Can't Read? Go To the Library

The impending doom of bookstores and libraries is a hot topic these days. For me, a bookseller, the issue is even hotter. Sometimes it feels as though I am surrounded by a modern-day Greek chorus lamenting the demise of my industry. Even Terry Deary, author of the beloved Horrible Histories series for children, has sounded the death knell. Libraries are "irrelevant," he said recently. "They give nothing back, whereas bookshops are selling the book, and the author and the publisher get paid, which is as it should be."

Terry Deary may know his history, but on this subject, he is dead wrong. His statements reflect a woeful misunderstanding of the support libraries and bookstores provide not only to the book industry, but to society at large. Unfortunately, Deary is not alone in his ignorance. Even the book-loving community, which has argued at length for the enduring relevance of libraries and bookstores as bastions of knowledge and creativity, has neglected one glaring reason that these institutions must survive -- illiteracy.

Illiteracy in the United States has been called a "hidden epidemic," one that exists beyond the awareness of even the most educated Americans. The statistics, once uncovered, are shocking. Conservative estimates place the number of functionally illiterate American adults at 30 million. That makes 30 million Americans who cannot cast a reasoned vote or understand a map. They cannot read the news or even make sense of the information on a prescription bottle. Literacy Partners, an organization that offers support to illiterate adults in New York City, estimates that these rates of low literacy cost the United States an annual $305 billion in "lost worker productivity, unemployment benefits, lost taxes, and crime," not to mention the costs associated with low health literacy. And yet the consequences are even graver for non-readers themselves. Adults who cannot read are often condemned to a life of poverty; 14.5% of illiterate Americans are jobless, and those who are employed earn at least $30,000 less per year than college graduates. Is it any surprise that 65% of incarcerated Americans can't read?

What has not been acknowledged in the persistent conversation about bookstores and libraries is that these institutions can and do play a key role in the fight against illiteracy. At the most basic level, they provide the materials necessary for children to learn to read in the first place. The chances that a child will drop out of high school quadruple if that child cannot read at grade level by about age 9 (this rate rises drastically among non-white populations), and yet many of the most vulnerable children lack access to books in the first place. As The New York Times reported in 2012, one middle school in the Bronx owned no books, only photocopies, before receiving a grant from the City of New York. Chillingly -- and unsurprisingly -- only 13% of their fourth graders were proficient readers at that time.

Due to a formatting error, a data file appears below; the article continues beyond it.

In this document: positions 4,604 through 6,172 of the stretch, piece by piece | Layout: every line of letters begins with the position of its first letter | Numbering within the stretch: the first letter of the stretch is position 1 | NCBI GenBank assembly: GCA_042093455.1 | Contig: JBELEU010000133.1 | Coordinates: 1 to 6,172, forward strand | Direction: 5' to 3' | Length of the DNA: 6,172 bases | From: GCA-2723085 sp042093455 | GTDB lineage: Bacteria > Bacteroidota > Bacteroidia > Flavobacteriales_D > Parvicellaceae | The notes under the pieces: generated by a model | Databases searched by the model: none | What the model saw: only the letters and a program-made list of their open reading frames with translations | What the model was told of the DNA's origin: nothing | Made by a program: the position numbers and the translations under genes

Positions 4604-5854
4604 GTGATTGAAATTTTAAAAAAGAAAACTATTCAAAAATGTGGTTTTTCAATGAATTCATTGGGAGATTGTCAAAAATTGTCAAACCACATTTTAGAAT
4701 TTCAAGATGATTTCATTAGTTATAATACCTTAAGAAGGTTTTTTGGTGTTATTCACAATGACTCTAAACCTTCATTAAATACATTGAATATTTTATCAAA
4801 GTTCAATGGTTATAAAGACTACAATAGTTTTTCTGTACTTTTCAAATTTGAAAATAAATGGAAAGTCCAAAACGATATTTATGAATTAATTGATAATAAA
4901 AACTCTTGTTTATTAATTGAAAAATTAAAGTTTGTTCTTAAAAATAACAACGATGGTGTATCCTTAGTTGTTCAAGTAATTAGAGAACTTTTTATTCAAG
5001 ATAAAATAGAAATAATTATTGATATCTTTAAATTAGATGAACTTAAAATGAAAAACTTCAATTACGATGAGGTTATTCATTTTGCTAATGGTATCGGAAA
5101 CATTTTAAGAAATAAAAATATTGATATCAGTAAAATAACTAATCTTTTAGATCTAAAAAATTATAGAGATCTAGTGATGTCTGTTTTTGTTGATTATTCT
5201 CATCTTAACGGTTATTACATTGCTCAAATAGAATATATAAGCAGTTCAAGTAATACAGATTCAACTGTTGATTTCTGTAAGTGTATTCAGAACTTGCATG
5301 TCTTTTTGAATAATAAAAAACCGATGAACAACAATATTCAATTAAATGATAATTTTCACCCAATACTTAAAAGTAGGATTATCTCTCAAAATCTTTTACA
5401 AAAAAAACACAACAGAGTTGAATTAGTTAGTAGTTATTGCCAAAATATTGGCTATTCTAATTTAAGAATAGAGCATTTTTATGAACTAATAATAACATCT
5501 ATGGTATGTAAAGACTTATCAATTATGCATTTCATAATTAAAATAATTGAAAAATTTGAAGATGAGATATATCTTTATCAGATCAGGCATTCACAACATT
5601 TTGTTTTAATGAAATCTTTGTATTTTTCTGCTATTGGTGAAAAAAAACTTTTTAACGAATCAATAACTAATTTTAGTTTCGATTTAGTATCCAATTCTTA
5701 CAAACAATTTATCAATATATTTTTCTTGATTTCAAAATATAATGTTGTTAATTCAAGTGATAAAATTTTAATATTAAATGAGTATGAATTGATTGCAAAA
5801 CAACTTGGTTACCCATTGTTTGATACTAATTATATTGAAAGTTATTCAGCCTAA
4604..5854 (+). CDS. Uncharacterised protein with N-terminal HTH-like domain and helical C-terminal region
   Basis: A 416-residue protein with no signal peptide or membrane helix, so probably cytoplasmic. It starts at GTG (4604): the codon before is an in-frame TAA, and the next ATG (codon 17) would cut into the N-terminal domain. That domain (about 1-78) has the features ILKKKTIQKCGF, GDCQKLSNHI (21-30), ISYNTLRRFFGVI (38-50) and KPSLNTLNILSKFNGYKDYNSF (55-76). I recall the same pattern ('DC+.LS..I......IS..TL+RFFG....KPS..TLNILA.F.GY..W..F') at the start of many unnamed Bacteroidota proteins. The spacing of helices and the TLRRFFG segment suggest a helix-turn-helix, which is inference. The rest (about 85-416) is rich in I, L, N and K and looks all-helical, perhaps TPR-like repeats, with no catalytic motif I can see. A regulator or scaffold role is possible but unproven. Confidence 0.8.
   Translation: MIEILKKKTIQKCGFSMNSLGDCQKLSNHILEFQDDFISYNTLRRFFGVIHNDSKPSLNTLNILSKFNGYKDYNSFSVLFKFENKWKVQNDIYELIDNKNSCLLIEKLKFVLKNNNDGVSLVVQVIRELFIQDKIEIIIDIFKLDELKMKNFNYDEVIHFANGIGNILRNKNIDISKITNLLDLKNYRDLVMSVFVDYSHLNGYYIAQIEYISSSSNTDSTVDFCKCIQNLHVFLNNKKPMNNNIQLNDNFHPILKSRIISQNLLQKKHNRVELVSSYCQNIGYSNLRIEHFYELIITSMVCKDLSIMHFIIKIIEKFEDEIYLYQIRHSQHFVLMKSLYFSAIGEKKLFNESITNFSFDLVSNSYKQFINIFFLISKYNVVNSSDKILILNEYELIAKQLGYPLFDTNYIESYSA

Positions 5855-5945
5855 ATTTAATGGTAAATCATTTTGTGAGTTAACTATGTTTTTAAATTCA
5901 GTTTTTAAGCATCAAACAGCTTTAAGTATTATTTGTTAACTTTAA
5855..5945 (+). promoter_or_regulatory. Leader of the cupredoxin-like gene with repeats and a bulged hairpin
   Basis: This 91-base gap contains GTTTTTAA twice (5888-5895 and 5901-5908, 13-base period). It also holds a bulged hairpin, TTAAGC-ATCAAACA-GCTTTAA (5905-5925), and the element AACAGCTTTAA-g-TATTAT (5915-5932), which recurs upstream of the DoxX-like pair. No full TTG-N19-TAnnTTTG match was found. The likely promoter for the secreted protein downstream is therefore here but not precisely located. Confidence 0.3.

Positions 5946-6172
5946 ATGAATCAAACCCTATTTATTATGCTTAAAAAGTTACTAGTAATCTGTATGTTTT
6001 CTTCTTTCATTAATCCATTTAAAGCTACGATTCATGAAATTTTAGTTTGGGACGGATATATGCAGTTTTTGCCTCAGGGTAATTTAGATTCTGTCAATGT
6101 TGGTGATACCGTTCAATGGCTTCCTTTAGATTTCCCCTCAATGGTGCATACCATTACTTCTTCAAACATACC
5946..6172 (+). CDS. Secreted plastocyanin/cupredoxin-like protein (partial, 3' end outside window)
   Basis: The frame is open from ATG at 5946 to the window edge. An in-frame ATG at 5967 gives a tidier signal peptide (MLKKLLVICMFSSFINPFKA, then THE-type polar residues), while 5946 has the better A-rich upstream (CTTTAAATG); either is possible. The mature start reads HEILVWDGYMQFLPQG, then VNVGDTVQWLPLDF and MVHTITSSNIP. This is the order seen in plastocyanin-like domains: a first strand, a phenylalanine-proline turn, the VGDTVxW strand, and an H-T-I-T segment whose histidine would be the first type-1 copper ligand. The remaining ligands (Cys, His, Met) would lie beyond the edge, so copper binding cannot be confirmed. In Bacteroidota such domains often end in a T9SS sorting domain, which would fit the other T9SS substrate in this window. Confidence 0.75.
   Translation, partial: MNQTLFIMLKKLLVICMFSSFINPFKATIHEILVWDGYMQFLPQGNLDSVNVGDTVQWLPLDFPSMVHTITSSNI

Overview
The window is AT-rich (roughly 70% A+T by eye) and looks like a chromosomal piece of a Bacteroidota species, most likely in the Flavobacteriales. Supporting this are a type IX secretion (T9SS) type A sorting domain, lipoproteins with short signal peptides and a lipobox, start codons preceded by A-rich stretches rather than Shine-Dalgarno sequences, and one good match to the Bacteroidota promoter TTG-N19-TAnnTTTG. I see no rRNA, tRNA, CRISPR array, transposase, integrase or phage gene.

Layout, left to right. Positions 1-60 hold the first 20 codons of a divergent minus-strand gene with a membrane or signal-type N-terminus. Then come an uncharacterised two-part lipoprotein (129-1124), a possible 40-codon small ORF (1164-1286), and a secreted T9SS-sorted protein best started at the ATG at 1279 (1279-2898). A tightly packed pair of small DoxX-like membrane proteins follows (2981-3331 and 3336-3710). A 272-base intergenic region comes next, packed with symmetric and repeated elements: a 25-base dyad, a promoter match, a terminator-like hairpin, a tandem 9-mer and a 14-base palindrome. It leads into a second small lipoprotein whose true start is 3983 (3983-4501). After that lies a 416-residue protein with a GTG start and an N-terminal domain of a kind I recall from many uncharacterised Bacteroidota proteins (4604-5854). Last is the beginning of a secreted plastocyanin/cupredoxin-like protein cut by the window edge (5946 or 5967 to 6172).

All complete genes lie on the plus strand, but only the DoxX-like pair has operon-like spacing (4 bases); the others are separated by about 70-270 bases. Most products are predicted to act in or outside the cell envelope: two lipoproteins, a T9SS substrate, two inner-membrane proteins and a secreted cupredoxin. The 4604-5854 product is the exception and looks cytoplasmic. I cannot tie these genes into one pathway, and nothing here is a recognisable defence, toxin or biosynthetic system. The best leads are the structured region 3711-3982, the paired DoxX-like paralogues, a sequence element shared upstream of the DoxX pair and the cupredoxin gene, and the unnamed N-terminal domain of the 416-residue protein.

Local bookstores and libraries are crucial supplements to cash-strapped schools in such communities, and not only as providers of books themselves. Even a child who can read will have no incentive to hone their skills without a steady supply of compelling material. Librarians and booksellers are experts in children's literature; it is our job to get kids excited about reading. We are engaged daily in the delicate work of selecting the right book for individual children -- we handpick titles that will suit a growing reader both in terms of difficulty and interest.

Libraries in particular are also important resources for adults with low literacy skills. Less than 10% of illiterate Americans nationwide currently receive literacy support. In New York City, however, the percentage is higher, thanks in part to the efforts of the New York Public Library, which offers classes in adult literacy at numerous branches citywide. Bookstores, meanwhile, also assist these adults by providing literacy resources for their kids. Children of illiterate parents find themselves at a disadvantage in literacy education as early as age three -- one study showed that preschoolers whose parents read to them at home had vocabularies twice the size of those whose parents were unable to do so. Bookstores are an invaluable resource to these families -- for example, my store hosts free story time sessions for young children up to twice a week.

It is all the more surprising, then, that despite the important work book professionals do to combat illiteracy, the epidemic as a topic of concern is rarely discussed in the bookselling community. Ironically, illiteracy is poorly understood in the industry that it impacts the most. Recently a customer asked me where a donation of her used books would make the most difference. My colleagues and I were startled to realize that we didn't have a ready answer.

To be unaware of illiteracy is unacceptable. The fight against this epidemic is part of what makes literary professionals relevant. Bookstores and libraries are not merely arcane repositories of information that cater to a privileged few. Rather, they are vital centers of literacy that can and do empower Americans through reading.

Admittedly, libraries are more active in local fights against illiteracy than bookstores, which tend to survive in affluent, highly educated communities. However, illiteracy touches so many Americans that there is no excuse not to be involved. The great work that bookstores and libraries already do for those who love to read should be expanded to those who aren't so fortunate. Illiterate people live on the fringes of American society, unable to take part in or contribute to the generous offerings of our democracy. The rich network of American book professionals must be cognizant of this epidemic, or we run the risk of alienating ourselves in a society that desperately needs our support.

Let's prove Terry Deary wrong.